Sunday, December 14, 2014

Lesson 336: A Collective Effort

December is a month of giving,
and there are many ways to donate to worthy causes.

This year my running group planned our Second Annual Charity Run.
The Erie agency of choice this year was 
SafeNet, a domestic violence center.

In lieu of race fees, each participant donated items needed by the shelter
which helps women and children right here in my city.

Before yesterday's run, I knew little about SafeNet.
My life path has not led me to their doorstep seeking help and refuge.
I live comfortably, and yesterday I was reminded of the people who don't.

SafeNet offers shelter, counseling, legal advocacy, and education to those in need.

The important lesson I learned this weekend is that collective efforts make an impact.
Sure, donations could have trickled in from a few of us here and there this season,
but by choosing one worthy cause, and putting the power of the people behind it, 
a big difference can be made.

Donations of cash and other needed items arrived by bike messengers.

My group has a way of attracting attention.
We got 29 honks,
and lots of cheering from Erie's well wishers.

On behalf of my Seussicized group,

I can state for a fact that our hearts grew three sizes that day!

Eloise urges every single reader of this blog to do one thing this holiday:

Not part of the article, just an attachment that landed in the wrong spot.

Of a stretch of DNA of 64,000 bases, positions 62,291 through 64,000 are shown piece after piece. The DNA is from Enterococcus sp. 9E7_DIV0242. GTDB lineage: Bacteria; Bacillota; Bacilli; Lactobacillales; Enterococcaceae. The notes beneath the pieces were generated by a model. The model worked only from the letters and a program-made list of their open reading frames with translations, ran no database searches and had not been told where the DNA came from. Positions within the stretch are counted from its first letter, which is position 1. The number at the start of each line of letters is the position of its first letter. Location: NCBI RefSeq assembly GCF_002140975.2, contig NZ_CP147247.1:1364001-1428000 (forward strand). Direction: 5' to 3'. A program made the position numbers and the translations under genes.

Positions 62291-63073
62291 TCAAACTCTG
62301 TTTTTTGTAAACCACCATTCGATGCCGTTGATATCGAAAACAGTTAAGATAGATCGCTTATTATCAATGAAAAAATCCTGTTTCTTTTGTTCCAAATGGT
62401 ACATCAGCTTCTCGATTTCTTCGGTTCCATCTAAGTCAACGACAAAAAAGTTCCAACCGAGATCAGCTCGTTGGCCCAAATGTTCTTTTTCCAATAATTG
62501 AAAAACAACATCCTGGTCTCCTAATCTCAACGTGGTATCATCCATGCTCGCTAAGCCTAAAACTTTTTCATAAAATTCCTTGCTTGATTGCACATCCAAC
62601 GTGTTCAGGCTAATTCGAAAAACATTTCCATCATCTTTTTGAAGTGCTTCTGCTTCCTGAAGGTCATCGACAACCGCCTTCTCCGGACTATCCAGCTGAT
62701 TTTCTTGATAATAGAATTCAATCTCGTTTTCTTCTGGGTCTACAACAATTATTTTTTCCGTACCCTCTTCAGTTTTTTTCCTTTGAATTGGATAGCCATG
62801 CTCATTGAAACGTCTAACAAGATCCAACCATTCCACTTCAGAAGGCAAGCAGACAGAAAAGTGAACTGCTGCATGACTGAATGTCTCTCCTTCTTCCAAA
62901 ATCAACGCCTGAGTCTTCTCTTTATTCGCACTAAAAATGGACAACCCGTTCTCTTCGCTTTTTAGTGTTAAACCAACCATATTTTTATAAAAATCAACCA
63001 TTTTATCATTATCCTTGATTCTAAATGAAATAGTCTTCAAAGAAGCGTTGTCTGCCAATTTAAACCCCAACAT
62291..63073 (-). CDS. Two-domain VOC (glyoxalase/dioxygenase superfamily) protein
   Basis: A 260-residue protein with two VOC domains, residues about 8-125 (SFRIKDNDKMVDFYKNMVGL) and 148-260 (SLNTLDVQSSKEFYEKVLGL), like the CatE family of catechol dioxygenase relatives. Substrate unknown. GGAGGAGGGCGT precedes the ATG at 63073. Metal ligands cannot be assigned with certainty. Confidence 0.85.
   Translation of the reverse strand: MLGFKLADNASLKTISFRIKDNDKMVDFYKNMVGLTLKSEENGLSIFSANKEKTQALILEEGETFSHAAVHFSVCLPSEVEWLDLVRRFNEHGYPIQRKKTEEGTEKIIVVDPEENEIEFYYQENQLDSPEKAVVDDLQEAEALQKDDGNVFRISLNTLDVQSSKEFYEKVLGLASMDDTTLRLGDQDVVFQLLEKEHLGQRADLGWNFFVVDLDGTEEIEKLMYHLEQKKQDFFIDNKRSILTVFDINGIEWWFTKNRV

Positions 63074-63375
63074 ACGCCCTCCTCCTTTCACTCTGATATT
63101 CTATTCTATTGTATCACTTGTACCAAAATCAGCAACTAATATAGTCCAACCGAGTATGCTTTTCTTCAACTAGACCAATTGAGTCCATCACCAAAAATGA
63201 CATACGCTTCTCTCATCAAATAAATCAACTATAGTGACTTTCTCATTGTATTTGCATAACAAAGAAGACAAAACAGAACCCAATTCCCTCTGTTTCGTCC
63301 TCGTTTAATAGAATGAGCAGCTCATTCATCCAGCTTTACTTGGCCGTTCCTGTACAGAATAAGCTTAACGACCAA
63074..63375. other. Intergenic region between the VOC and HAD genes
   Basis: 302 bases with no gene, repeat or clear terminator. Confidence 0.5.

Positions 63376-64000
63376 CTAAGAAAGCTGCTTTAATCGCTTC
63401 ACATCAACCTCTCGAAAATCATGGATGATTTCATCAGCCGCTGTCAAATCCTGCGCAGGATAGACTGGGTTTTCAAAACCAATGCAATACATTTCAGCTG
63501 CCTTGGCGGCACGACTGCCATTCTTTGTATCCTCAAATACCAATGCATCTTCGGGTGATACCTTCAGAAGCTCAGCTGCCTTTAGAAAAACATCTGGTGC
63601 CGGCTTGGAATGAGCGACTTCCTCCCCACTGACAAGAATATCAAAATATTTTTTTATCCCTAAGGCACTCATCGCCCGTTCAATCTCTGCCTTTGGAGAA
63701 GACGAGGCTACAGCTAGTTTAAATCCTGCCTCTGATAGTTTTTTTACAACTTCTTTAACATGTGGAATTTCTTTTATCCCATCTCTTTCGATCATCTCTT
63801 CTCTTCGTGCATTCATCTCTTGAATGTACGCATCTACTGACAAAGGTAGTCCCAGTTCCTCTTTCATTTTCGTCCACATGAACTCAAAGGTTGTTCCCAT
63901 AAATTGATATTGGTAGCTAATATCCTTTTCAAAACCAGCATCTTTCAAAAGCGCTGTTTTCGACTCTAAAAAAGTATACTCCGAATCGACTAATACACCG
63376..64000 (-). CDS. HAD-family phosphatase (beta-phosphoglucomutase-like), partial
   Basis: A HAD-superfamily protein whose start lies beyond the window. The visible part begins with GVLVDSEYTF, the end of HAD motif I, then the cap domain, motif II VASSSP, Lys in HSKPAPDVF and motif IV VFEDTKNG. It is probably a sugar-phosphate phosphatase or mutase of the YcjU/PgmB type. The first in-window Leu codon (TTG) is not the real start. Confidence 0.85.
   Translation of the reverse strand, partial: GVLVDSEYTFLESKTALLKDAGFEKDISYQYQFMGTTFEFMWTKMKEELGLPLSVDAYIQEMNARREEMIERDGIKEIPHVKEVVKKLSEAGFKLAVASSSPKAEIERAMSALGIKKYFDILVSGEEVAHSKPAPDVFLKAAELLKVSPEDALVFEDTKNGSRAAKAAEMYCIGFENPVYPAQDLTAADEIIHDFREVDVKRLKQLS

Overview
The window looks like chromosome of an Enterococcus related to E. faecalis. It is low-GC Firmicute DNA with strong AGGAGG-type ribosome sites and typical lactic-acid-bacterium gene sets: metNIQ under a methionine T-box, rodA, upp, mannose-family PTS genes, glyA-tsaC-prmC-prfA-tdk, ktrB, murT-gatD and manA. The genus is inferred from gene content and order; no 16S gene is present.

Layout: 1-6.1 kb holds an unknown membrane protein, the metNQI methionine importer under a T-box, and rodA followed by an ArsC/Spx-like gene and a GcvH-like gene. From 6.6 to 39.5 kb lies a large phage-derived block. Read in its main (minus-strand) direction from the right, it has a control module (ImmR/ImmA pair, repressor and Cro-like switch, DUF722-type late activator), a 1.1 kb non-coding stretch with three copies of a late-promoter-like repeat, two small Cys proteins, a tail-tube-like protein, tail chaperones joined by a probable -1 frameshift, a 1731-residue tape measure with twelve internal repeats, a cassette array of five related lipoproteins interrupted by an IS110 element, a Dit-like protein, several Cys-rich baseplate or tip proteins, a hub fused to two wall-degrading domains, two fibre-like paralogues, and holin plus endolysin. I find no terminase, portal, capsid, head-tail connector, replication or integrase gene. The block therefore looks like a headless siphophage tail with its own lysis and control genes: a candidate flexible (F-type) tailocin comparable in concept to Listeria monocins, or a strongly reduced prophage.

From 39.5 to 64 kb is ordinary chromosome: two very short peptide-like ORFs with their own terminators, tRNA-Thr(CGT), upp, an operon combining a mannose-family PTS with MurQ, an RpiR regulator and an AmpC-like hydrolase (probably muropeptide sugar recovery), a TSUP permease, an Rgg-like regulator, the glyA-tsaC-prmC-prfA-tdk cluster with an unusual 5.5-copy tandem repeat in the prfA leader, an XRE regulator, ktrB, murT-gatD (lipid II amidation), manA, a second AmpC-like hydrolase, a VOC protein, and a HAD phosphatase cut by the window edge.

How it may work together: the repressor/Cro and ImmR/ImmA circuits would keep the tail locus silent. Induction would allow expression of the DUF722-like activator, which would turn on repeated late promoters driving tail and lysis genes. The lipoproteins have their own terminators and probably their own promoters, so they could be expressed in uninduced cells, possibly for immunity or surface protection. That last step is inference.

Your greatness is not what you have. It's what you give. #wisdom #affirmations

The Ebola Fighters were chosen as TIME Magazines Person (People) of the Year.
Dr. Kent Brantly is my personal favorite.

Because there was not a single recipient of the honor this year,
TIME designed several covers.

The Lamp Post copy sits on the coffee table opened to this page,
which briefly describes
Dr. Brantly's personal experience with ebola.
Known best for surviving the disease and donating his plasma so others
could build immunities, Dr. Brantly downplays his own experience
and focuses the opportunities that await him because of it.

From TIME magazine, December 22, 2014 edition:

"I don't live every moment conscious of what I've been through.  But I think whenever we go through a devastating experience, it's not about there being some inherent redemptive narrative, but it is an incredible opportunity for the redemption of something.  We can say, How can I be better now because of what I've been through?"

What is Ebola like?
Read Dr. Philip Ireland's account of his illness.
Hiccups are a sign of advanced ebola.

Does it seem too far removed for you?
Reluctant to throw money at a problem that 63 countries
have donated more that $1.8 billion in aid?

The least you can do as a member of the human nation
is to take a moment to know someones pain.

I can't travel to Liberia, 
but I can pray for Esther.

When she awoke from her coma, she was the only one from her family to survive.
The woman pictured with Ester took her in.

Don't be a grinch this holiday.

The message Eloise is trying to convey is this:
When YOU becomes plural and takes on a collective action,
the possibilities are limitless.

If you have a few extra dollars, spend it in ways to benefit someone.
If you aren't using something you once had a need for, donate it.
If you have a special talent, share it.
If you have
a heart
 and a mouth 
and two hands 
and a free moment,
stop and say a prayer for those in need.

It will make a difference.
Make your Christmas a little bit more.

Enjoy the photo story of the Will Run For...Chapter 2 Charity Run, set to Welcome Christmas from How the Grinch Stole Christmas, of course!


1 comment:

Liz Carlson said...

Would love to join in this run next year. How do I get involved?